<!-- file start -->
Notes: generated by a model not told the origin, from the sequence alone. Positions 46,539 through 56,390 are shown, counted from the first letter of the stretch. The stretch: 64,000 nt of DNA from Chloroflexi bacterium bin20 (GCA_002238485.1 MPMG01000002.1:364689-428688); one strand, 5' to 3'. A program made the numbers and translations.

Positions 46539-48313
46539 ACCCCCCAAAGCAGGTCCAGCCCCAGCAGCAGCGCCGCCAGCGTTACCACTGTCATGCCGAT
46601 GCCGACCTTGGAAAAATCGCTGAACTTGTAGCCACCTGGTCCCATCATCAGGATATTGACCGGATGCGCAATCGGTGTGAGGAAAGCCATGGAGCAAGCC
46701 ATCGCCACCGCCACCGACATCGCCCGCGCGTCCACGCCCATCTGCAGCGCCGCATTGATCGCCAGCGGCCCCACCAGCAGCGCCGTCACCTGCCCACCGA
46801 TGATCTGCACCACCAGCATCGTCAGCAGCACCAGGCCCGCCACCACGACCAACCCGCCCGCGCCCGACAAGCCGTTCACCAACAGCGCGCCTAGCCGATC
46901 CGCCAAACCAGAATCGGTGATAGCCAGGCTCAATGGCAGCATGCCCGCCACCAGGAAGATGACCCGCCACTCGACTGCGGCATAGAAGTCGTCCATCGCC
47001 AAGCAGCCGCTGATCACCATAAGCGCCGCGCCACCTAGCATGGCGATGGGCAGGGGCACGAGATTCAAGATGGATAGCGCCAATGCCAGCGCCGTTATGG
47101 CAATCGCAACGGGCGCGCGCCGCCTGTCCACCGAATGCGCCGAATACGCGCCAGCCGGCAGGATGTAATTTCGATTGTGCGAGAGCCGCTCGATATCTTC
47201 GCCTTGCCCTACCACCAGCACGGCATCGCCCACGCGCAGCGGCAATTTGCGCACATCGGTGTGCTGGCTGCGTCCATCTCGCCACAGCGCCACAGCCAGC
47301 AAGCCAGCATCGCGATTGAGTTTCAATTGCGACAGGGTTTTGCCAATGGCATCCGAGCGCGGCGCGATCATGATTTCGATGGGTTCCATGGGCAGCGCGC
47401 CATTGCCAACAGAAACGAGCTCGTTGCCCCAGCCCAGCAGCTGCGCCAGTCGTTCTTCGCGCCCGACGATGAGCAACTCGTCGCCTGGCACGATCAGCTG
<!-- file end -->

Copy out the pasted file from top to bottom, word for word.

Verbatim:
Notes: generated by a model not told the origin, from the sequence alone. Positions 46,539 through 56,390 are shown, counted from the first letter of the stretch. The stretch: 64,000 nt of DNA from Chloroflexi bacterium bin20 (GCA_002238485.1 MPMG01000002.1:364689-428688); one strand, 5' to 3'. A program made the numbers and translations.

Positions 46539-48313
46539 ACCCCCCAAAGCAGGTCCAGCCCCAGCAGCAGCGCCGCCAGCGTTACCACTGTCATGCCGAT
46601 GCCGACCTTGGAAAAATCGCTGAACTTGTAGCCACCTGGTCCCATCATCAGGATATTGACCGGATGCGCAATCGGTGTGAGGAAAGCCATGGAGCAAGCC
46701 ATCGCCACCGCCACCGACATCGCCCGCGCGTCCACGCCCATCTGCAGCGCCGCATTGATCGCCAGCGGCCCCACCAGCAGCGCCGTCACCTGCCCACCGA
46801 TGATCTGCACCACCAGCATCGTCAGCAGCACCAGGCCCGCCACCACGACCAACCCGCCCGCGCCCGACAAGCCGTTCACCAACAGCGCGCCTAGCCGATC
46901 CGCCAAACCAGAATCGGTGATAGCCAGGCTCAATGGCAGCATGCCCGCCACCAGGAAGATGACCCGCCACTCGACTGCGGCATAGAAGTCGTCCATCGCC
47001 AAGCAGCCGCTGATCACCATAAGCGCCGCGCCACCTAGCATGGCGATGGGCAGGGGCACGAGATTCAAGATGGATAGCGCCAATGCCAGCGCCGTTATGG
47101 CAATCGCAACGGGCGCGCGCCGCCTGTCCACCGAATGCGCCGAATACGCGCCAGCCGGCAGGATGTAATTTCGATTGTGCGAGAGCCGCTCGATATCTTC
47201 GCCTTGCCCTACCACCAGCACGGCATCGCCCACGCGCAGCGGCAATTTGCGCACATCGGTGTGCTGGCTGCGTCCATCTCGCCACAGCGCCACAGCCAGC
47301 AAGCCAGCATCGCGATTGAGTTTCAATTGCGACAGGGTTTTGCCAATGGCATCCGAGCGCGGCGCGATCATGATTTCGATGGGTTCCATGGGCAGCGCGC
47401 CATTGCCAACAGAAACGAGCTCGTTGCCCCAGCCCAGCAGCTGCGCCAGTCGTTCTTCGCGCCCGACGATGAGCAACTCGTCGCCTGGCACGATCAGCTG